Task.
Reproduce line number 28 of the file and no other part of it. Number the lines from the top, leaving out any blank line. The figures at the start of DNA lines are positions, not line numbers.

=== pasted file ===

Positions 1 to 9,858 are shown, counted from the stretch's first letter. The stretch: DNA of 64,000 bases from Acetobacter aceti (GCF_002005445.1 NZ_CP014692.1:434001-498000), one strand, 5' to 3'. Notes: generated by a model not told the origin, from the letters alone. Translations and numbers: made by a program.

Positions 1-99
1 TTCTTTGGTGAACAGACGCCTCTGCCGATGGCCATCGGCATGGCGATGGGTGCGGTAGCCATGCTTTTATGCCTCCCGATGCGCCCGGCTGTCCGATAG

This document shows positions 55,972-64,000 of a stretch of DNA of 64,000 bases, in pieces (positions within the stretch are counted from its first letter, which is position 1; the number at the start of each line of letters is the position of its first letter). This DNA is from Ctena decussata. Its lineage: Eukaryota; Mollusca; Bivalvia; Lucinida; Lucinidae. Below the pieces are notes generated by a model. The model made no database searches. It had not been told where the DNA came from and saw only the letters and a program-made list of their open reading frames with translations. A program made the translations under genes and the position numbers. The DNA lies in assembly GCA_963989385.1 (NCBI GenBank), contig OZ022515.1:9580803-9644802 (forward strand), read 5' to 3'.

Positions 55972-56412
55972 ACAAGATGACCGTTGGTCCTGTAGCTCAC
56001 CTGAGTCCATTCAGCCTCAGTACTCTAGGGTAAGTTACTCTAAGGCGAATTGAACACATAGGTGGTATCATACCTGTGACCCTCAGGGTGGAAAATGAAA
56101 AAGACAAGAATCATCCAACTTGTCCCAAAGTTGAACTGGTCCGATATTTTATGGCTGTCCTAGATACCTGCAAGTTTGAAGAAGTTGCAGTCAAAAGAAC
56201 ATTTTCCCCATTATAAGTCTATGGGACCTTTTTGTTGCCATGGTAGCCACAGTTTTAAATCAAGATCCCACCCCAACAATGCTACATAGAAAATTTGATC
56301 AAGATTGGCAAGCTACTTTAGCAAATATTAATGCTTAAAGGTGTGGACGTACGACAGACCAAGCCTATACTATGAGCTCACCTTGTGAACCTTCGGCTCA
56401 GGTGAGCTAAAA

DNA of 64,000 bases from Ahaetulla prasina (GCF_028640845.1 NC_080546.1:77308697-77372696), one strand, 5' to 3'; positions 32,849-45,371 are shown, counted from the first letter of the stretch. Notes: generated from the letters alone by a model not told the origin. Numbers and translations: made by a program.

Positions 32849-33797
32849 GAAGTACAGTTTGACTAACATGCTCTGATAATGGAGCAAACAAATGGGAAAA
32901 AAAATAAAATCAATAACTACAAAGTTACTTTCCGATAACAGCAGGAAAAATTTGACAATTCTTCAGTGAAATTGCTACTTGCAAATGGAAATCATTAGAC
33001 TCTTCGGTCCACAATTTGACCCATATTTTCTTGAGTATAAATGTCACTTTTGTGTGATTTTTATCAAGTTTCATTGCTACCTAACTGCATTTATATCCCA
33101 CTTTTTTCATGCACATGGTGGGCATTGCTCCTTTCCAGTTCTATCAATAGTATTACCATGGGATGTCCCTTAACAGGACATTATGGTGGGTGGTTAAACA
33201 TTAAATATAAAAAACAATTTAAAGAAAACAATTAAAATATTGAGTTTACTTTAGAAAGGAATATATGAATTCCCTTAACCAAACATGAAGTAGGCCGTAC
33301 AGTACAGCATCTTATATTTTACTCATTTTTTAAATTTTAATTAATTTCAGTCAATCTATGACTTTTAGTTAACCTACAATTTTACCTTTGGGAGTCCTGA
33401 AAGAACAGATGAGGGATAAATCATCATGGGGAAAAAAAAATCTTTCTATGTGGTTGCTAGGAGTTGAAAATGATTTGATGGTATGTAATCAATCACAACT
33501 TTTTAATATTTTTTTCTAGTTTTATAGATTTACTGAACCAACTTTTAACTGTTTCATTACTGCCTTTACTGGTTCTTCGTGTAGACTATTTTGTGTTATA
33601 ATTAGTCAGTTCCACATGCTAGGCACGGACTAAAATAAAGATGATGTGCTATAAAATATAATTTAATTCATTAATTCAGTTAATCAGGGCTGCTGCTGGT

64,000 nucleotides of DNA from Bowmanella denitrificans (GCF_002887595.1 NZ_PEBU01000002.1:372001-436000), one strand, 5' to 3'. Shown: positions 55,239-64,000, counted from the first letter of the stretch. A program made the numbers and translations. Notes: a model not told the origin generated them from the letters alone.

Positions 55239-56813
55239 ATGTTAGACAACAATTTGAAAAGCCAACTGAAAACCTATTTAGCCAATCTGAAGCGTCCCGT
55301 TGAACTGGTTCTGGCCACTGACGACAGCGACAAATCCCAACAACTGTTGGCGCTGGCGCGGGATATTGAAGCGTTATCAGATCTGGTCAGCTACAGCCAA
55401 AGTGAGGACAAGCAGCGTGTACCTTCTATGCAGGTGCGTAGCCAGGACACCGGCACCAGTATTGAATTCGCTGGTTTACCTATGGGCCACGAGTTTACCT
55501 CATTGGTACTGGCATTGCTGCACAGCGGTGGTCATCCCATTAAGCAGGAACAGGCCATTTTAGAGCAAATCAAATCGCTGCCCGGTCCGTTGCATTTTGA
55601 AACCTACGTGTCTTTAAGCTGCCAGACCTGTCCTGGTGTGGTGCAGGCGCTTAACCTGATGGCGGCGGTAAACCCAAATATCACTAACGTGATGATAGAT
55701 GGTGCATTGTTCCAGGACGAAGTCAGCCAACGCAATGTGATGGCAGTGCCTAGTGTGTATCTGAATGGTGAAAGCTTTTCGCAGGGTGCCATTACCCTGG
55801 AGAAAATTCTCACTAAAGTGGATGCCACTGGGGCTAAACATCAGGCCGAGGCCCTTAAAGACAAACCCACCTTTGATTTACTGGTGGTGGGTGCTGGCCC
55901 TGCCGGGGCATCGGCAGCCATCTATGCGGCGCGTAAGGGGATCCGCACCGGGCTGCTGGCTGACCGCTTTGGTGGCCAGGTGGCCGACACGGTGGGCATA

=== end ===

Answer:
55501 CATTGGTACTGGCATTGCTGCACAGCGGTGGTCATCCCATTAAGCAGGAACAGGCCATTTTAGAGCAAATCAAATCGCTGCCCGGTCCGTTGCATTTTGA